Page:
Thursday August 24th


Futures point to a higher open on Wall Street, as investors turn their attention to Jackson Hole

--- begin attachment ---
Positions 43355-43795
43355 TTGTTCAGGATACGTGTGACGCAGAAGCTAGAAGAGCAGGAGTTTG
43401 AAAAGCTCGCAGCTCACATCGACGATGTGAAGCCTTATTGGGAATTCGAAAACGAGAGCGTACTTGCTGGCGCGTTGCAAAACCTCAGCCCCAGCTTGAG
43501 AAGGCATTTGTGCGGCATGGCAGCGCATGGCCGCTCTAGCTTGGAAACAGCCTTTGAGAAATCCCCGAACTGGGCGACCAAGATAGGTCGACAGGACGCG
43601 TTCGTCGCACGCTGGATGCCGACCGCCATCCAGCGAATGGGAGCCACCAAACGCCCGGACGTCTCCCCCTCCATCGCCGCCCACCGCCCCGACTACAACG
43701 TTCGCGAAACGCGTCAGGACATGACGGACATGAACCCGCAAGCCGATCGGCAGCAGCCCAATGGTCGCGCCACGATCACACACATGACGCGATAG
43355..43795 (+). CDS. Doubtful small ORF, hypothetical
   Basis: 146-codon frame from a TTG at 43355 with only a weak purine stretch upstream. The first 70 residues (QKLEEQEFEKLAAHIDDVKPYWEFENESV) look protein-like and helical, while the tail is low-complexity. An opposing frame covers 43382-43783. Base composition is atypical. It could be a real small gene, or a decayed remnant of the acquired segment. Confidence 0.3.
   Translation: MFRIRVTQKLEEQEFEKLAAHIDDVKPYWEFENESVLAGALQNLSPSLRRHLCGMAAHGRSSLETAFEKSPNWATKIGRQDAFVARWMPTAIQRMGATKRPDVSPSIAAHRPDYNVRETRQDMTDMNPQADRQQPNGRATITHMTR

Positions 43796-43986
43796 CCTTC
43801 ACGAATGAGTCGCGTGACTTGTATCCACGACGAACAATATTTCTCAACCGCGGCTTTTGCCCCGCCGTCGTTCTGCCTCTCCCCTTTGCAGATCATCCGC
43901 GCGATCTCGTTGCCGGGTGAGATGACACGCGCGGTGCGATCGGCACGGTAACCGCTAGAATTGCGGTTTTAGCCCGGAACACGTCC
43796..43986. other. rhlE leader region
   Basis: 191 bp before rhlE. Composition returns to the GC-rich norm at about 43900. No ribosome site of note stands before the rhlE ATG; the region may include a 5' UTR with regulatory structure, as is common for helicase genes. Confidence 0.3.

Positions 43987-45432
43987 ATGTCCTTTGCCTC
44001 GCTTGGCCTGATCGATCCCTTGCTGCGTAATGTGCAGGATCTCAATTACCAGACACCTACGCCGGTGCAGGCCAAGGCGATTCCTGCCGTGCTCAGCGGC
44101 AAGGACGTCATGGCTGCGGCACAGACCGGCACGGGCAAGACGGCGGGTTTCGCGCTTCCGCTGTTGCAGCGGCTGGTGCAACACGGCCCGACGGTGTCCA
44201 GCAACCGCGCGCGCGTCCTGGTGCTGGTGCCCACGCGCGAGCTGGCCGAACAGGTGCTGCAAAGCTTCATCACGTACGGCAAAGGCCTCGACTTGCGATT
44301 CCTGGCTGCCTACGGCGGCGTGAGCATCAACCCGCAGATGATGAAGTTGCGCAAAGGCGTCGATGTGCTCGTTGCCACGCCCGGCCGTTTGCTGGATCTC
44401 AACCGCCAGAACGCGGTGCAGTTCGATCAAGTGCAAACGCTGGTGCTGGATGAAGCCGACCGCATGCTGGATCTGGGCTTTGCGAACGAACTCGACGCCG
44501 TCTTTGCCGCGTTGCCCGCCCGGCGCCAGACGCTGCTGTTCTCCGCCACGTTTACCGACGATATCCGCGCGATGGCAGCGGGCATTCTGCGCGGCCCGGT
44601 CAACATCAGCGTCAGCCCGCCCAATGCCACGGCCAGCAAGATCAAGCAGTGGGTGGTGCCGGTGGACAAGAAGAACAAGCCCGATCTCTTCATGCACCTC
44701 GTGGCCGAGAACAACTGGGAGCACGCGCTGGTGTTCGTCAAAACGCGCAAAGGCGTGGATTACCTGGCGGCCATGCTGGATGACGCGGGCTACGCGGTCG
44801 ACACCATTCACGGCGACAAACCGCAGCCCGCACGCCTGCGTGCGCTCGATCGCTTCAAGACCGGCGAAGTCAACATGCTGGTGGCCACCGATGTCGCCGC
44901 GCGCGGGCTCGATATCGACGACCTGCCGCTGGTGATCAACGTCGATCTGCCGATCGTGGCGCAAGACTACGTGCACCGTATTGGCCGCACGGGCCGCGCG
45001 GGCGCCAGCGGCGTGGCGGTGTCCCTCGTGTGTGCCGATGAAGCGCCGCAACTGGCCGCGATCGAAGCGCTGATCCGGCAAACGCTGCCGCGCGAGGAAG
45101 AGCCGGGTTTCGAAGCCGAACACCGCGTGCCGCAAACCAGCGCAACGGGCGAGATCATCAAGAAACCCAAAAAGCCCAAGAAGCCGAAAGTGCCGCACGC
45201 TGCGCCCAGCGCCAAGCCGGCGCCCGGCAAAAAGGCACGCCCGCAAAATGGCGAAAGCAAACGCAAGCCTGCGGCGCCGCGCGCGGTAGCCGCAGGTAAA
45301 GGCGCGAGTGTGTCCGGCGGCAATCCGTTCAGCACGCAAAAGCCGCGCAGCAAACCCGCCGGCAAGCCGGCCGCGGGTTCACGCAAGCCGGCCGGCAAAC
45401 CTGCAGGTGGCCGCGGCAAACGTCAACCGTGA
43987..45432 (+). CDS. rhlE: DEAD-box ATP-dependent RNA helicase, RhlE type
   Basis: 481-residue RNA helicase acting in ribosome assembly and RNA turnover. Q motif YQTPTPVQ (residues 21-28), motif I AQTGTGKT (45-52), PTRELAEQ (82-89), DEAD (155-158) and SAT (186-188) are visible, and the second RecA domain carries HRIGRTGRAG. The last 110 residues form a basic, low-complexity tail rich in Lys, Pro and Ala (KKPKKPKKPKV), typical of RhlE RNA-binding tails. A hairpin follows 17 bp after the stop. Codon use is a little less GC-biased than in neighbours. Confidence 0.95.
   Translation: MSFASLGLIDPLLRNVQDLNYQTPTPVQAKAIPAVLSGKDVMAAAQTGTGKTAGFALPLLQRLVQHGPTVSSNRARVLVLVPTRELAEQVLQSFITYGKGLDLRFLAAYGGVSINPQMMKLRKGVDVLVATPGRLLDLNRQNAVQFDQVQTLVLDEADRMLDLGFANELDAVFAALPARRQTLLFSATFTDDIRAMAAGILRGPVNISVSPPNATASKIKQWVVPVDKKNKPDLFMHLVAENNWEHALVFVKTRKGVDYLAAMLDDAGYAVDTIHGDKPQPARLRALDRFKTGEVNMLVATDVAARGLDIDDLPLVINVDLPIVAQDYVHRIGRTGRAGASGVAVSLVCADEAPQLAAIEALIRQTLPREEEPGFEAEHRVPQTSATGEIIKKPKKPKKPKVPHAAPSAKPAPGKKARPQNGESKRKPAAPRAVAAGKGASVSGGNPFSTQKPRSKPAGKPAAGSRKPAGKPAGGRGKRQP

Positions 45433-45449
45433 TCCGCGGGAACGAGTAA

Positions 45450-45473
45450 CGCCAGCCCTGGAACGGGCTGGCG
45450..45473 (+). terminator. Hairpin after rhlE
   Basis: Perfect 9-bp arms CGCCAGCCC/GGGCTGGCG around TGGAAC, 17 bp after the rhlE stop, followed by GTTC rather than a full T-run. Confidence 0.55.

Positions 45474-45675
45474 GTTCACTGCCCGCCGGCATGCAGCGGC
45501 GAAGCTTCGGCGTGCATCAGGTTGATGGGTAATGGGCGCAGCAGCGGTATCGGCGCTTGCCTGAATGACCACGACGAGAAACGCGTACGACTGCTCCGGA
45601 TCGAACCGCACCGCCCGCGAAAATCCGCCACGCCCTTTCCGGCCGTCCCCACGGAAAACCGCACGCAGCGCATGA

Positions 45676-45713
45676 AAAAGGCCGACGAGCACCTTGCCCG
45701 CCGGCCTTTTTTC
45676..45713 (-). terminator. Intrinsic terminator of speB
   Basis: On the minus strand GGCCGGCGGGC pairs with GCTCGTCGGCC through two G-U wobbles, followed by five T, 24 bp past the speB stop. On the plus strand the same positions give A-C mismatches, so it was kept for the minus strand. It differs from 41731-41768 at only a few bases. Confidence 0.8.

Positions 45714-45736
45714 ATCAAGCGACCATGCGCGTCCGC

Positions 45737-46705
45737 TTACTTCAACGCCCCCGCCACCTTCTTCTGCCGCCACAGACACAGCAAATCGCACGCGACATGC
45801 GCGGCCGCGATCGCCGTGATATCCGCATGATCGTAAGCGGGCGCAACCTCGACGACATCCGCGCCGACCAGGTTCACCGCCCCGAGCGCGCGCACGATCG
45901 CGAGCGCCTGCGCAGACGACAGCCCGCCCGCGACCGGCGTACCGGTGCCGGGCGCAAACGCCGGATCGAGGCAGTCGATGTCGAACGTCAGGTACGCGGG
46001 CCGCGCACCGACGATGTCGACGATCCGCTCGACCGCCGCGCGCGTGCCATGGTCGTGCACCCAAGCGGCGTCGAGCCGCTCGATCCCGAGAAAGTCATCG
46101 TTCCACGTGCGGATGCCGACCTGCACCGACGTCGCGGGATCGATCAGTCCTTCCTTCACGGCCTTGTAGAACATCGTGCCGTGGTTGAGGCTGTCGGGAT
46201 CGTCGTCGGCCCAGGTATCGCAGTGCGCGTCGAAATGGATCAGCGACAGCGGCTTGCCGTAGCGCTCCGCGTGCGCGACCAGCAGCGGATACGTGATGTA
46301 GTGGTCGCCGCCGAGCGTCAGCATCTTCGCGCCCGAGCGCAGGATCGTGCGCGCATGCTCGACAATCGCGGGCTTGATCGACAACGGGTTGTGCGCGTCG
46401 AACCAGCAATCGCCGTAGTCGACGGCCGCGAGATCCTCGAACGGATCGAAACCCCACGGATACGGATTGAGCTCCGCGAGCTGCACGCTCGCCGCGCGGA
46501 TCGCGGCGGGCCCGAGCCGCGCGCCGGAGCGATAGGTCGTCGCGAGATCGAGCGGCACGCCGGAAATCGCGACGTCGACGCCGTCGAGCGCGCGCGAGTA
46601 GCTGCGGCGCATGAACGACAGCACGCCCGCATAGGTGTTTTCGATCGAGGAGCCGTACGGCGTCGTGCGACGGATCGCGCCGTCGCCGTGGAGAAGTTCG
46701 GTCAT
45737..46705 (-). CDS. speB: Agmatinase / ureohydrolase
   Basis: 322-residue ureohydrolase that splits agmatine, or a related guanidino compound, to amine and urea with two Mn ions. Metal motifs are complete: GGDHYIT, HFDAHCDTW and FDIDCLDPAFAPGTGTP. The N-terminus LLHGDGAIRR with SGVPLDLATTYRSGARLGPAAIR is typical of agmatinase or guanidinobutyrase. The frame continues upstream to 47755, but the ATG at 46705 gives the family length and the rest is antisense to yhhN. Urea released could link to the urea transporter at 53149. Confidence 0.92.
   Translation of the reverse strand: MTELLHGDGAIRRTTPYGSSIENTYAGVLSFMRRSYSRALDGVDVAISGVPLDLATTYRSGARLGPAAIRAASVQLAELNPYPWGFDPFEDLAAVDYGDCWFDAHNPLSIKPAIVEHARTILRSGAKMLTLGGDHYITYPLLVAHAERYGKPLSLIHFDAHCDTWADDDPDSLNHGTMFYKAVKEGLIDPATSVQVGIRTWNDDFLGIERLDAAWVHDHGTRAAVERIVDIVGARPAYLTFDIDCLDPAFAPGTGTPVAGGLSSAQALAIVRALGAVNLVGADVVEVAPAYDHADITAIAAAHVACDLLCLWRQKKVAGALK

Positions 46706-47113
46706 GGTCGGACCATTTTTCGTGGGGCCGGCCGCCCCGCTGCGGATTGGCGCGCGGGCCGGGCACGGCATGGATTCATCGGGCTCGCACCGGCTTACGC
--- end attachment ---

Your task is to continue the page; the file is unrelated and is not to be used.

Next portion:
U.S. stock index futures pointed to a slightly higher open on Thursday, as investors tried to shake off concerns surrounding the U.S. administration and switched focus to the monetary policy symposium at Jackson Hole. Dow Jones industrial average futures rose 55 points, while S&P 500 and Nasdaq 100 futures advanced 5.25 points and 19.25 points, respectively. Thursday marks the start of the 2017 Economic Policy Symposium on "Fostering a Dynamic Global Economy" at Jackson Hole, where leading central bankers are set to meet. Over the three-day event, Federal Reserve Chair Janet Yellen and European Central Bank President Mario Draghi are both set to speak, with investors watching the event closely for any indications when it comes to monetary policy outlook. Kansas City Fed President Esther George told CNBC on Thursday that the economy was strong enough to handle more rate hikes, despite recent readings of weak inflation. "I think we should continue with the gradual rate path," she said from the annual symposium. "While we haven't hit 2 percent, I'm reminded that 2 percent is a target over the long term, and in the context of a growing economy, of jobs being added, I don't think it's an issue that we should be particularly concerned about unless we see something change." Looking to politics, earlier this week U.S. President Donald Trump said he'd be willing to go as far as letting the government shut down, at a rally on Tuesday night, if he wasn't able to have his border wall with Mexico funded. While the news weighed on U.S. stocks during Wednesday's trade, international investors appeared to dismiss and shake off concerns surrounding this, with Asia closing mostly higher and Europe trading higher on Thursday. Japan's Nikkei 225 declined 0.42 percent, or 80.87 points, to close at 19,353.77. Across the Korean strait, the Kospi advanced 0.40 percent, or 9.44 points, to end at 2,375.84. The Hang Seng Index rose 0.52 percent by 3:13 p.m. HK/SIN as markets in Hong Kong re-opened after being shut on Wednesday due to typhoon Hato. Markets on the mainland closed lower: the Shanghai Composite erased 0.48 percent, or 15.7124 points, to close at 3,271.9925 and the Shenzhen Composite slid 0.605 points, or 11.5111 points, to finish at 1,890.4844. Oil prices steadied on Thursday following a rally in the previous session after another fall in U.S. crude inventories and as a tropical storm headed towards oil producing facilities in the Gulf of Mexico. Benchmark Brent crude was up 8 cents a barrel at $52.65 by 8:58 a.m. ET (1258 GMT). U.S. light, sweet crude was 10 cents lower at $48.31 a barrel. Gold nudged lower on Thursday, giving up some of its gains made after U.S. President Donald Trump's threat of a government shutdown, with investors remaining focused on a major central bankers conference in Jackson Hole. Spot gold was down 0.17 percent at $1,287.53 an ounce, after gaining 0.4 percent in the previous session. U.S. gold futures for December delivery slipped 0.16 percent to $1,292.60 per ounce. In data news, jobless claims totaled 234,000. Existing home sales data are due at 10 a.m. ET and the Kansas City Fed Manufacturing Survey at 11 a.m. ET.